Recent US Travel Ban Won’t Affect Canadian Dual Citizens or Snowbirds

Though the recent travel ban on dual-citizens from several Middle-Eastern and African countries has caused concerns at US border points and beyond, Canadian dual-citizens will largely remain shielded from disruption.

According to Ahmed Hussen, the Canadian Minister of Immigration, Refugees, and Citizenship, “the American administration has confirmed that Canadian dual nationals are not affected by this executive order. Moreover, we have been assured by the White House that Canadian permanent residents with a valid Canadian Permanent Resident Card and a passport from (one of) those seven countries can still enter as before,” For real-time updates, check the entry/exit requirements section of the Government of Canada website, or the travel warnings and alerts found on the US Department of State’s website.

In effect, for the above mentioned Canadians planning business or leisure travel to the US, it will be business as usual. If you’re a snowbird, weekend visitor to a hockey or baseball game, or just visiting friends or relatives south of the border, don’t sweat it. Just make sure you have your Canadian passport or Permanent Resident Card in order and you understand the rules of the virtual B2 visa, or any other special visa category visa if you are working or studying in the US.

The US allows properly documented visitors from countries other than Canada or Mexico to stay in the country for a maximum of 90 days. But for Canadians, the visiting allowance for leisure (non -working) purposes has been a total of 6 months out of any continuous 12 for many years. That has been interpreted as 180 to 182 days depending on how individual border agents read the rules. And that is not likely to change.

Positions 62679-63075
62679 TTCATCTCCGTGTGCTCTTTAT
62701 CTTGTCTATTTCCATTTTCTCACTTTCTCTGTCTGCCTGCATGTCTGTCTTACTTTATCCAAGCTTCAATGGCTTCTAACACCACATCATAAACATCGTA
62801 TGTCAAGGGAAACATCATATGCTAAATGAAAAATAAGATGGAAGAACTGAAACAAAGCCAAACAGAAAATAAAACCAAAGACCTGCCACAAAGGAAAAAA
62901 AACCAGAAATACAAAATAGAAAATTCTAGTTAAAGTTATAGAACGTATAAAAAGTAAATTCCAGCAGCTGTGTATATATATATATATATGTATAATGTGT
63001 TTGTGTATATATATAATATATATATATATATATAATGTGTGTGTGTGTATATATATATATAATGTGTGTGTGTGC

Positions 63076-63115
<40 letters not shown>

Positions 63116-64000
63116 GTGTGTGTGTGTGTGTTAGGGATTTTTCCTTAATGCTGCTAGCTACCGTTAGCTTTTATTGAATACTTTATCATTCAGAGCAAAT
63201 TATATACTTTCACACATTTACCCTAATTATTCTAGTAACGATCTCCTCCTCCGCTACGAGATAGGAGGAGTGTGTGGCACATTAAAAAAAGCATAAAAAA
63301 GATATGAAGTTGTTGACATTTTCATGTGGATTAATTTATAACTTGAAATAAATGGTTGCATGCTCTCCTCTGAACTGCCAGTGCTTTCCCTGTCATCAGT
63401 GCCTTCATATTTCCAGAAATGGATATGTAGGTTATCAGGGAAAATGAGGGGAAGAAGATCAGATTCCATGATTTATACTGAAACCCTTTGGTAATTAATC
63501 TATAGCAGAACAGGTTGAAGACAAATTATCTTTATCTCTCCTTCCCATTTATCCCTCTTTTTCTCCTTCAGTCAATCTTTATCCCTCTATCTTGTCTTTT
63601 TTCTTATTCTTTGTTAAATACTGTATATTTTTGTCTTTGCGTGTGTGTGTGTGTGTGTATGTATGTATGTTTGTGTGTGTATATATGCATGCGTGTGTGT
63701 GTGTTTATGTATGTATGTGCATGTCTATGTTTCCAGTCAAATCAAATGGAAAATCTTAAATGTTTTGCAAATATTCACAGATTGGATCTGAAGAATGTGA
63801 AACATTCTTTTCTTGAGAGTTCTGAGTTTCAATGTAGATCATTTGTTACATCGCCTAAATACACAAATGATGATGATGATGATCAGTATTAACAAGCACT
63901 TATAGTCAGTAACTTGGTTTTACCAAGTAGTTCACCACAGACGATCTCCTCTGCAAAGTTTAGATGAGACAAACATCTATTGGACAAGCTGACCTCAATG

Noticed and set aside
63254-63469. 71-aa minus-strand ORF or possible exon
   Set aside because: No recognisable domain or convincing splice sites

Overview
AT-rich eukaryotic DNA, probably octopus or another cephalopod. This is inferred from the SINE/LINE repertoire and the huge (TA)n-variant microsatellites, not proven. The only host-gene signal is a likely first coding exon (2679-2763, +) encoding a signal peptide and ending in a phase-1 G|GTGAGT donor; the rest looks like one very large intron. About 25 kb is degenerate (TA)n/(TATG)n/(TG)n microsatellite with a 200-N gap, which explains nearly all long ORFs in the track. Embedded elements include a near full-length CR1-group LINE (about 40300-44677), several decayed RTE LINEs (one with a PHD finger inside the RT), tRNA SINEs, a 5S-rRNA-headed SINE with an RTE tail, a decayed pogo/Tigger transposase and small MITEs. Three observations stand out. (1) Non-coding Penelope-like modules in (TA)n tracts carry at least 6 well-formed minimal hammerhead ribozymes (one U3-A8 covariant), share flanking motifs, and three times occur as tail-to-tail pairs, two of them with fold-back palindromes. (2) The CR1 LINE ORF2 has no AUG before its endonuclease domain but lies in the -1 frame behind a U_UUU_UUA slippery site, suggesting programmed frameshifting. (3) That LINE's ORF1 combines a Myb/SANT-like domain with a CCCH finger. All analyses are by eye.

The current travel ban imposed by the Trump Administration applies to citizens or US dual citizens of Syria, Iran, Iraq, Libya, Somalia, Sudan and Yemen and will be in effect for 90 days. However, citizens of those countries who have green cards to live and work in the US are exempt.

What should Canadians do? Nothing differently, but be thorough.

  • Make sure your passport is valid for 6 months beyond your scheduled return home.
  • Know your projected itinerary while in the US. The border agent will likely ask how long you will be in the country and where you intend to visit. Show that you understand the rules and will abide by them.
  • If you plan to stay in the US for, say, 45 days and the border agent allows you that time—do not overstay. If for some unavoidable reason you need to extend your stay, apply to a US customs agency as soon as you possibly can, not at the last minute.
  • Overstays are being detected and monitored
  • Do not argue with a border agent. It’s “Yes Sir, No Sir”, or “Yes m’am, No m’am”

Unless you are a US citizen, you do not have a “right” to visit the US.  This is a standard enacted by all countries globally.

 

One other tip while you are in the US that has nothing to do with border entry rules. Keep your opinions to yourself. These are turbulent times. Your views may not be the same as those of friends you think you know, or people standing in a supermarket check-out line.

 

You are a guest in somebody else’s house and you best play by their rules and apply the courtesy Canadians are known for.

 

Are you ready to cross the border? Insurance matters during weekends away, no matter how short or long. Browse your options today.

 

 

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